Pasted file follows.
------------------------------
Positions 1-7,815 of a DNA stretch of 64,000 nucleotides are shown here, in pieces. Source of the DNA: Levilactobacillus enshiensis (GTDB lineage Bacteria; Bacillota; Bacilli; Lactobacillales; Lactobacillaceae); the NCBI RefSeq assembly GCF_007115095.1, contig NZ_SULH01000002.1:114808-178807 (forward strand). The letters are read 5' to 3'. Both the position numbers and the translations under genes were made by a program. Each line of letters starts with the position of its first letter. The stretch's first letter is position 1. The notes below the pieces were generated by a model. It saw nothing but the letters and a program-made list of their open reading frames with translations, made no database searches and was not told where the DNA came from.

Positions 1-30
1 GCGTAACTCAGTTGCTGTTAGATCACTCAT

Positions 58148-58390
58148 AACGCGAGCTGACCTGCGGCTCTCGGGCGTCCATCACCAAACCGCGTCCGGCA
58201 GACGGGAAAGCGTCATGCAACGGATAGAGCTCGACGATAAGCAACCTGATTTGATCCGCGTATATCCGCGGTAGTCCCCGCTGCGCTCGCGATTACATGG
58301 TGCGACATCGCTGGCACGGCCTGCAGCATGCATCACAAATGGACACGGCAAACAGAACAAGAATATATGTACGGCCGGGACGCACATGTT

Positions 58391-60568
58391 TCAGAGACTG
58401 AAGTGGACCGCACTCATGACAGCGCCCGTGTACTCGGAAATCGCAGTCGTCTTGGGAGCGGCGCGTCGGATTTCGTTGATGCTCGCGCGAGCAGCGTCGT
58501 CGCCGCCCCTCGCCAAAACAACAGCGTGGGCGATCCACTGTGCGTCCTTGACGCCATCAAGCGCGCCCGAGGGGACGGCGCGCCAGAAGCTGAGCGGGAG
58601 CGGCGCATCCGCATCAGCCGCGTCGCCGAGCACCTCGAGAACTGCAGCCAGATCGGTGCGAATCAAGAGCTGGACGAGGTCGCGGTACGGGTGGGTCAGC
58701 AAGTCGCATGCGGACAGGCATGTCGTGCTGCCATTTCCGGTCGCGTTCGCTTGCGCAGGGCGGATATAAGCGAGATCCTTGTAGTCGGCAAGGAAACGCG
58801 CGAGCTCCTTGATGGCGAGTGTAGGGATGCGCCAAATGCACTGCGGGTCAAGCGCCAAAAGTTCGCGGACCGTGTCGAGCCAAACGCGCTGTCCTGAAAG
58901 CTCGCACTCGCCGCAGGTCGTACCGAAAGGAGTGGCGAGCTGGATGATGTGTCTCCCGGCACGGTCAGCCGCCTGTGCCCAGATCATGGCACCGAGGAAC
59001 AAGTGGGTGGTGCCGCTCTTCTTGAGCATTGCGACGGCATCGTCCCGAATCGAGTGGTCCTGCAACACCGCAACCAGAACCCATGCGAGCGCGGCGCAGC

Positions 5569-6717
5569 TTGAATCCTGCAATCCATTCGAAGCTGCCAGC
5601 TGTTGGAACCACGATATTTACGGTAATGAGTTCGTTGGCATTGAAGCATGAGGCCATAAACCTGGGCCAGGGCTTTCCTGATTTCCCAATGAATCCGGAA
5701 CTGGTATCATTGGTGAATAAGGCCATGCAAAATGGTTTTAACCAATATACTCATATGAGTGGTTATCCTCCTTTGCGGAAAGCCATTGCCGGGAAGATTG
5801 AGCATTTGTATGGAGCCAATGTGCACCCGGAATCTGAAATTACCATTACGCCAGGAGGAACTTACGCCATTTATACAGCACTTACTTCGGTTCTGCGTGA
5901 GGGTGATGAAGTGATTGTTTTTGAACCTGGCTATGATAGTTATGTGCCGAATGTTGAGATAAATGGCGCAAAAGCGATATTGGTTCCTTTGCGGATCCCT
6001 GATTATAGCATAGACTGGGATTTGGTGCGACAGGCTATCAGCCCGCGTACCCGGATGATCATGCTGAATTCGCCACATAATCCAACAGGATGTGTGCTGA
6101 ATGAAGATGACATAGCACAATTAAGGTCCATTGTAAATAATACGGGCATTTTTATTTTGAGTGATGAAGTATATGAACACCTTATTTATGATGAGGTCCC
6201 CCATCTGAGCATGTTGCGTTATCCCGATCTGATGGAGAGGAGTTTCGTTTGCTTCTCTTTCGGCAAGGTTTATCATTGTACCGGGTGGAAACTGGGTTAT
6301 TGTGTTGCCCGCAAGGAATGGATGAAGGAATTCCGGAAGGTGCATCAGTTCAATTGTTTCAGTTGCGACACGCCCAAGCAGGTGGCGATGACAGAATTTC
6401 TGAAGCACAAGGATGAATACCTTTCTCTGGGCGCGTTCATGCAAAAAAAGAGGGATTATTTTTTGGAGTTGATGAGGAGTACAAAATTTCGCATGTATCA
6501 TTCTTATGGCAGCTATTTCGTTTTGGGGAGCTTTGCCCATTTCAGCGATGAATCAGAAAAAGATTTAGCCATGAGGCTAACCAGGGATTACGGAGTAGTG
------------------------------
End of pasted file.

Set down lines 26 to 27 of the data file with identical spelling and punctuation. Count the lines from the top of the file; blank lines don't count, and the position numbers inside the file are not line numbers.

6301 TGTGTTGCCCGCAAGGAATGGATGAAGGAATTCCGGAAGGTGCATCAGTTCAATTGTTTCAGTTGCGACACGCCCAAGCAGGTGGCGATGACAGAATTTC
6401 TGAAGCACAAGGATGAATACCTTTCTCTGGGCGCGTTCATGCAAAAAAAGAGGGATTATTTTTTGGAGTTGATGAGGAGTACAAAATTTCGCATGTATCA